Today I sought out downtown Bamenda in hopes of finding solace in its café that panders to Westerners. PresCraft (Www.PresCraft.com) is a fine arts and craft store that provides a place for handicrafts and other amazing and authentic art works to be purchased at fair trade prices. PresCrafts are stationed all around the country, each displaying primarily local art. Bali, my new village, even has one for its renowned pottery and wood works. With some PresCrafts come PresCafes, cozy eateries that serve Western-style fare with locally available produce. Luckily for us, Bamenda has a lot of locally available produce. The ambiance of a PresCafe is usually set with pieces from next door’s PresCraft. Everything you’re sitting on, sipping out of or looking at can be found, and purchased, for a price that’s good for you and for the craftsmen who make them.
Ex-pats, which is a group of people I suppose I belong to now, often come to the café to experience what is as close to a typical American day as we can manage. Inside the café is chic, the bathrooms are spotless, and they can serve you big cups of cappuccino that would make Starbucks greener with envy.
A friend and I had decided to lunch there. I ordered a caprese pasta salad with honest-to-goodness cheese and she ordered a soup that reminded us of autumn back home. We ran into an acquaintance, a volunteer from Canada, and as we all snacked together we noticed the clouds start to churn and the sky start to darken.
The day had been beautiful up until then, hot even. Now, as is typical, the afternoon storm started rolling in over the Grasslands and people began to notice drops falling occasionally on their stroll through the market. As it picked up we too noticed the drops. Tin roofs are typical here and while the sound of rain on one when I first arrived in country was quaint, it now just alerts me that all conversation is going to come screeching to a halt until the rain moves on.
Steadily our conversation petered out, fighting the pitter patters. If we yell we can manage, so yell we do. Then even yelling fails to help. This is the hardest rain I’ve come across in country, I think to myself. Just then, my friend motions for me to take a look out the front doors.
This is no longer just rain. This is hail. Hail the size of pennies pelts people fleeing from the roads. It slams into the concrete like little missiles and bounces back up to wreak havoc again. Ice, freezing cold ice, is blanketing equatorial Africa. The people outside look at all the white people inside with a quizzical expressions –“What is this?!” they seem to ask. A questioned posed to our waitress confirms it—Bamenda hasn’t seen hail in decades, and never in her lifetime.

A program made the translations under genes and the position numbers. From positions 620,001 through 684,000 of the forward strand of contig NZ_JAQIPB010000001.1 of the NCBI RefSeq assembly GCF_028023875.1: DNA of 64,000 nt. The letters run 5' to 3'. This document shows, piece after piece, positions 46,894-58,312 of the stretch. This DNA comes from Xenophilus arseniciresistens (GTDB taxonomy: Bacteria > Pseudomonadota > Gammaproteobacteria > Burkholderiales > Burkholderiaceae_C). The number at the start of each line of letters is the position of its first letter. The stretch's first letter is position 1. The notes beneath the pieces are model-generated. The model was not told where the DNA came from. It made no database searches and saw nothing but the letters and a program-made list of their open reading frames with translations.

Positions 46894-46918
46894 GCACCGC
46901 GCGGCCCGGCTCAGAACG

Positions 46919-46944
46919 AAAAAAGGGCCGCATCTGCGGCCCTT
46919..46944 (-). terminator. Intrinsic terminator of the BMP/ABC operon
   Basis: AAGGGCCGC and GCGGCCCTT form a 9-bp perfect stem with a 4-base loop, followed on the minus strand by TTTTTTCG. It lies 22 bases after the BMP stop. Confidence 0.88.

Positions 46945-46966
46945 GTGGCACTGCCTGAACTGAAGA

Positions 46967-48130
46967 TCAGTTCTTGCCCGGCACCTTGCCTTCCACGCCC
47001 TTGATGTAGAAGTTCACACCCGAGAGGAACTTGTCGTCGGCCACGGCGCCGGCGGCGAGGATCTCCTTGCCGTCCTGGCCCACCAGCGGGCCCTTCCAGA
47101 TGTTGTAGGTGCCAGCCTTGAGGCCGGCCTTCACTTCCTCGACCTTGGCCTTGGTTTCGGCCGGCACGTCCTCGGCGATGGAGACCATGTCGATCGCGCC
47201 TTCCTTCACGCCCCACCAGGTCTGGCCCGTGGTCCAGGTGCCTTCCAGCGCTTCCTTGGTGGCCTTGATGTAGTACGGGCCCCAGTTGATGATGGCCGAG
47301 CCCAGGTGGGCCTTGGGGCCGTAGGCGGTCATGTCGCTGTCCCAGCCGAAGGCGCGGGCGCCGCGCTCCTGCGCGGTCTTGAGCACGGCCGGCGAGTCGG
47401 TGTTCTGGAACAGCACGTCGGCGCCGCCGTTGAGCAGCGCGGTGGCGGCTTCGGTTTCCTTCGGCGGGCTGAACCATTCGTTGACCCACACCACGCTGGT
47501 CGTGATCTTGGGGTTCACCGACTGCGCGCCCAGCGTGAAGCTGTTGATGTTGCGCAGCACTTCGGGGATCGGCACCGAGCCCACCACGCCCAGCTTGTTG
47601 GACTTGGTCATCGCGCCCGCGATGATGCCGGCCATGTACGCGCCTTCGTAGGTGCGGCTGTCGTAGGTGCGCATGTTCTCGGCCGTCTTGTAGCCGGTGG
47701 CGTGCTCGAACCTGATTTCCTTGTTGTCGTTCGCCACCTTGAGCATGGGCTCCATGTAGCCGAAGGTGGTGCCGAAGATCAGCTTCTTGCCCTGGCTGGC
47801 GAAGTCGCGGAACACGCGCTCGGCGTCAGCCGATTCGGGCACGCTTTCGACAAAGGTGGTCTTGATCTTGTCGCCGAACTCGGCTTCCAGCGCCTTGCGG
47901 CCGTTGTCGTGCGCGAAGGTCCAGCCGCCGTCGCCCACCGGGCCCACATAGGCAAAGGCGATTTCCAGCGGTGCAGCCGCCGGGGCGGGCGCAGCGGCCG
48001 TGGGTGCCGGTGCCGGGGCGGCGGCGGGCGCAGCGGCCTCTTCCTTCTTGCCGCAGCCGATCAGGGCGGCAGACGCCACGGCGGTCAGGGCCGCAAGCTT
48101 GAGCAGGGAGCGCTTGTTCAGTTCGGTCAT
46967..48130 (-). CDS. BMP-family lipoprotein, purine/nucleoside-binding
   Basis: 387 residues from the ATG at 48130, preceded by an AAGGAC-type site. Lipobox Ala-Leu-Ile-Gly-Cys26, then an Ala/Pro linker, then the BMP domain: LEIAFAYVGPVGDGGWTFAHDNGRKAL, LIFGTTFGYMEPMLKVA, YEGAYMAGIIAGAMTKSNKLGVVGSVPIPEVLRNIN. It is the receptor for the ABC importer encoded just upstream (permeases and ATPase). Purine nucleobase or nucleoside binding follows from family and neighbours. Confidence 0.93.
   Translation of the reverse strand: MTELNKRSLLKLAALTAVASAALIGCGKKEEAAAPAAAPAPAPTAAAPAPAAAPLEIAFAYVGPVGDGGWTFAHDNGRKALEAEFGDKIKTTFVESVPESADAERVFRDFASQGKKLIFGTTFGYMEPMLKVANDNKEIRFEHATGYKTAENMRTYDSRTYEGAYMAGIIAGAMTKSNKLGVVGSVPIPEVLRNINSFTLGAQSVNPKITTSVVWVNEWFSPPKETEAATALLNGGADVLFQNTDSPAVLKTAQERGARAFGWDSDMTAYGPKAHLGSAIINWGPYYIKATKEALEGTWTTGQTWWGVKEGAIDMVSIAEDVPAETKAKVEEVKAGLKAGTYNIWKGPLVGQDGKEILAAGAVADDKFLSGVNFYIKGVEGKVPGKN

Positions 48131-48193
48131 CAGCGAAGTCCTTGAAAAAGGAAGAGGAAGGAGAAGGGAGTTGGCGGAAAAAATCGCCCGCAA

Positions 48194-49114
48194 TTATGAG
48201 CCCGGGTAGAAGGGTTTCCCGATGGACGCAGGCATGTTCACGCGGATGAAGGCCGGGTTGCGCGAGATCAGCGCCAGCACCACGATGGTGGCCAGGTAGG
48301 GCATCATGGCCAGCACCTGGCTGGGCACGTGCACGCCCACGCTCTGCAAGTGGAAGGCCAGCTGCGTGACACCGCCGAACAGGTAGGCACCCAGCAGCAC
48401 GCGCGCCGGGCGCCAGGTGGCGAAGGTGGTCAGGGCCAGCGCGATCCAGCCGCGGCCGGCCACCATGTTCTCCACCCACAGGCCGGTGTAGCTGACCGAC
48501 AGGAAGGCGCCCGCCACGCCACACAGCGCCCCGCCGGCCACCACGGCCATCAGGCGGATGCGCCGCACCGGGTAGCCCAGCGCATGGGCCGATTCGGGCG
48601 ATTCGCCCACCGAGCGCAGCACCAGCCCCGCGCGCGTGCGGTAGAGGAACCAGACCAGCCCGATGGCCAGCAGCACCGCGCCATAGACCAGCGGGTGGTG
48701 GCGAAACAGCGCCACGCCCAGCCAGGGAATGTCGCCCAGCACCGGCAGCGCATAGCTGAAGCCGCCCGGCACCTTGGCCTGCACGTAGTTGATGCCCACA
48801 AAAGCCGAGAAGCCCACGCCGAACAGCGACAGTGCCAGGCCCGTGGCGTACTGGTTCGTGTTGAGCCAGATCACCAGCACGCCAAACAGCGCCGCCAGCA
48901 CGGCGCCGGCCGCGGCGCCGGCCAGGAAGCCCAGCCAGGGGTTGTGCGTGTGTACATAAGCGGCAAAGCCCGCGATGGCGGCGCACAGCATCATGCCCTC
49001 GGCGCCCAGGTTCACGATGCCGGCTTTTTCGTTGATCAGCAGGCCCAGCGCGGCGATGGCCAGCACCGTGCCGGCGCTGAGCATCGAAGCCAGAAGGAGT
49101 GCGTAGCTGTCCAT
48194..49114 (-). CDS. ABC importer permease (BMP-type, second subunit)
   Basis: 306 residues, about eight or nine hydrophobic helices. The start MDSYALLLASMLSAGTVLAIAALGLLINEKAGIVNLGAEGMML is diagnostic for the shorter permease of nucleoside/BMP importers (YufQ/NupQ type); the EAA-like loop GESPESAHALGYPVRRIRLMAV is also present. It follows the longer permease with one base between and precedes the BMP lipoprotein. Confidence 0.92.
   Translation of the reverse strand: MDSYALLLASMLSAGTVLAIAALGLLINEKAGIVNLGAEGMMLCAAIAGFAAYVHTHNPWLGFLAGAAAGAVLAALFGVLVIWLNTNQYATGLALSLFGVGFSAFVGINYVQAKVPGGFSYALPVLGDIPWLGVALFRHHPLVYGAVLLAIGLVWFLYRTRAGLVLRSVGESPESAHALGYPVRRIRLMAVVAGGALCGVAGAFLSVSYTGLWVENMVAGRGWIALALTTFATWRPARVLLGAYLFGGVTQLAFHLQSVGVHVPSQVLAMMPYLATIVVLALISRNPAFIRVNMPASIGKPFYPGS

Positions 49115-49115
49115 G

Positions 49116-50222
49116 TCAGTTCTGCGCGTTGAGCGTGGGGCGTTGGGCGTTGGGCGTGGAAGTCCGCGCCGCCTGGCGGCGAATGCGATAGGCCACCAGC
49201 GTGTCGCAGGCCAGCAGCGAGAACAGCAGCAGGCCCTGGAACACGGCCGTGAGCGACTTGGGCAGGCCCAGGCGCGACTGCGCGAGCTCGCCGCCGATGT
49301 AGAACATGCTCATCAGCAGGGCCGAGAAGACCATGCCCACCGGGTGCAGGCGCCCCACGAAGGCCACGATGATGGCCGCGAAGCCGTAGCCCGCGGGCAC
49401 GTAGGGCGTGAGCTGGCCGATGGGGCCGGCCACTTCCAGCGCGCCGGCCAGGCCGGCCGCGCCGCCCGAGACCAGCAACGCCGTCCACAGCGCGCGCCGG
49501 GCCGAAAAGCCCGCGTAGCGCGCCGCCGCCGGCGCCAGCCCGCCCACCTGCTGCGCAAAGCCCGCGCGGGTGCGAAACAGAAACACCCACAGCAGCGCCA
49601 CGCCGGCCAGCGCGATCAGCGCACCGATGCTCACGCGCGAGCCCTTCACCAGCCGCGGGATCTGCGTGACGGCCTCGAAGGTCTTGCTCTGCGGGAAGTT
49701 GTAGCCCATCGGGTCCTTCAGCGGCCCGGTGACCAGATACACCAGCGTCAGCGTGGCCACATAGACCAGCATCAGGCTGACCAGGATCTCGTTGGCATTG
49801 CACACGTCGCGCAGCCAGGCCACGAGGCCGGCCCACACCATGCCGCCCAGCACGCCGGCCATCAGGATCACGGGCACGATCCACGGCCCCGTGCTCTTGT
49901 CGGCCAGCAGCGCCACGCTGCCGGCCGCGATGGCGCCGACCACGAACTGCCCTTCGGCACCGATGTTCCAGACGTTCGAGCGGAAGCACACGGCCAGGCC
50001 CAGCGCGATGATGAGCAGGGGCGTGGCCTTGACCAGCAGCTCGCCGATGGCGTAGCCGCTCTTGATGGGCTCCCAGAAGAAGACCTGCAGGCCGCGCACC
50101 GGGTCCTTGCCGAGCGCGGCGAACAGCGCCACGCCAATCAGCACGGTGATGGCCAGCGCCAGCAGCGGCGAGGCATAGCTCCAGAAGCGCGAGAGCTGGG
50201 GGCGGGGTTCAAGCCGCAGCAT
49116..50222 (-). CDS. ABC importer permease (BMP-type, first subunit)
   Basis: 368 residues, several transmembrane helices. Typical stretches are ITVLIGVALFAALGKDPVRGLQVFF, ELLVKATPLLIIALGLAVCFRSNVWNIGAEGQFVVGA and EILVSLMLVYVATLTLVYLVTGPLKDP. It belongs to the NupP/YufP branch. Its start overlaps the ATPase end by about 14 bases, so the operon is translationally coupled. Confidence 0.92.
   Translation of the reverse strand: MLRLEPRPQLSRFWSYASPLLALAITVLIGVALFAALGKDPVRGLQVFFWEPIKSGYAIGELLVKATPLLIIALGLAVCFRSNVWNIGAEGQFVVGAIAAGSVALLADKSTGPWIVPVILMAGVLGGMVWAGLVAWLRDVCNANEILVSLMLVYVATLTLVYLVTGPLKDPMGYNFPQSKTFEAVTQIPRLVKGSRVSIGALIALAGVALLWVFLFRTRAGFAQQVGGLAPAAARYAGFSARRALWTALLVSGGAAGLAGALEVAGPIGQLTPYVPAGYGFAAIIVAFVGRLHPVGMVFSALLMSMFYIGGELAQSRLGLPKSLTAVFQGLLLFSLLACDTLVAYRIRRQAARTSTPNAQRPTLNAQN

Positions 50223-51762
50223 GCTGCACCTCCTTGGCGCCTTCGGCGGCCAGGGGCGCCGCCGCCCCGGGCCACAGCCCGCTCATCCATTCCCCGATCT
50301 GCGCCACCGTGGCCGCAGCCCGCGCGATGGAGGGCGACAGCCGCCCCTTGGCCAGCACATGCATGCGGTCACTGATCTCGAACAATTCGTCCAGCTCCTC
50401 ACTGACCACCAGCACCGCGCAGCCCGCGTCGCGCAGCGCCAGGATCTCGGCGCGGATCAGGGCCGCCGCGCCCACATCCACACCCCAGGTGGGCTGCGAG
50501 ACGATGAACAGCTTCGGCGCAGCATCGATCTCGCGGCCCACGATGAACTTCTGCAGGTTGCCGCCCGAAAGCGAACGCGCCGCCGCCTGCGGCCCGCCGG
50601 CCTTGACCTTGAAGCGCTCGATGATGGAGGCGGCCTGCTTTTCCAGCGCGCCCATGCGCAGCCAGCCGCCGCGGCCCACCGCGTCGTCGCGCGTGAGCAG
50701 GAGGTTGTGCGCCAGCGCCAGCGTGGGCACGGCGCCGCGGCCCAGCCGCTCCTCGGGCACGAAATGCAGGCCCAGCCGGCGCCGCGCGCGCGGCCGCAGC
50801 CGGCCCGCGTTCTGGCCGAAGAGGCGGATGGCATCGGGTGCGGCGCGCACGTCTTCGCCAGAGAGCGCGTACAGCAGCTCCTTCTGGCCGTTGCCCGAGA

The force with which the hail is slamming into these poor stranded people on the café’s porch increases—tremendously. The wind blows something fierce. The awning that provided a haven for the first minutes of the storm no longer proves itself as an aid. Hail and wind join forces to blow what are now quarter-sized chips of ice sideways into Cameroonians desperately huddling under hoodies and jockeying for the safest position behind jackets.
Inside we are slack-jawed. We are quickly snapped out of our trances when water begins pouring into the café. The tin roof has failed us and now between the cracks in the ceiling’s tiles Mother Nature exacts revenge on us for daring to think that holing up in coffee house would keep up dry. Hurricane-like winds whip more hail, more rain, and more street debris against the windows of the store. It can’t possibly take a beating like that much longer and I’m worried that soon I’ll be shuttling people towards the bathroom to take cover for a typhoon. Taxis are halting, the people in them not daring the challenge the flood of water that is taking over the street. The people outside have disappeared now, to where we can’t see. Vendors’ umbrellas struggle to fight against the blows. Some have lost the battle and join the produce bobbing in the streets.
And then, just like that, it ends. The sun peeks out from behind the clouds, coaxing the buy’em-sell’ems back to their wares. People go back to talking, laughing. Eventually we too head out into the aftermath. The hail has already melted—there was no fighting against the heat of the sidewalk. We continue on our way, finishing up shopping here and there, grabbing a sweater or two for when the night turns the town cold.
The storm came in, the storm came out. With it was brought the affirmation: There is no such thing as a typical day in Cameroon.